With technology developing all over the world, the latest being self-driving vehicles (“SDV”), South Africa must look at amending legislation before they hit our shores. A SDV is a motor vehicle which is considered to be ‘driving itself’; operating in a mode in which it is not being controlled, and does not need to be monitored, or driven by a human. However, when looking at the above description of a SDV, several questions come to mind such as who and/or what is liable should an accident occur.
The National Road Traffic Act, 93 of 1996, defines a “driver” as being “any person who drives or attempts to drive any vehicle or who rides or attempts to ride any pedal cycle or who leads any draught, pack or saddle animal or herd or flock of animals, and “drive” or any like word has a corresponding meaning”. Based on this definition alone, it leaves SDV’s in a
legislative loophole.
In a recent accident in Houston, USA, which made headlines all over the world, two people were killed as a result of a Tesla SDV. The police found that no one was in the driver seat at the time of the accident. Currently, legal liability is based on whether one can prove that another person was to blame for the loss or injury for which compensation is being sought. However, if an accident occurs with a SDV, the question which arises is whether the manufacturers may or could be held liable as they would be “behind the wheel”.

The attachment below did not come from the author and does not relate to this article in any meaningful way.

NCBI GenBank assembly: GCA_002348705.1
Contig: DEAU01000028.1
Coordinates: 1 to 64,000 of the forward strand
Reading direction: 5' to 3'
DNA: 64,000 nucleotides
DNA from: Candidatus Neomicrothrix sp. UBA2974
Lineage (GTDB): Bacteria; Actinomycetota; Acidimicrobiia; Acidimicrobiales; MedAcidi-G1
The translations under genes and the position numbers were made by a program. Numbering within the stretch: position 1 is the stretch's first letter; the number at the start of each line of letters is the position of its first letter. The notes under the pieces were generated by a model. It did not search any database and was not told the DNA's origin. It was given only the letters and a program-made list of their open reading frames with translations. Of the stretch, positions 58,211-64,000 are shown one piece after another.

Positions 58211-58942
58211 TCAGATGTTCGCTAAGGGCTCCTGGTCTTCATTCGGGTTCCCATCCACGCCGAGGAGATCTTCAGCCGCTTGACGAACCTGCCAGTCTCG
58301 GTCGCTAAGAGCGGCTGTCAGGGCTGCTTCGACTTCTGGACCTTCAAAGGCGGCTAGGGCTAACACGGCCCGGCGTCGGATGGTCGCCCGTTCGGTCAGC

The object of SDVs is to make driving statistically safer for humans, to manage traffic flow and reduce congestion, all in the hopes that it will reduce accidents that lead to serious injuries. This is all good and well for our roads, but South Africa needs to look at amending the relevant legislation sooner rather than later to ensure readiness once the first SDV hits the market.
Author: Delia Chamberlain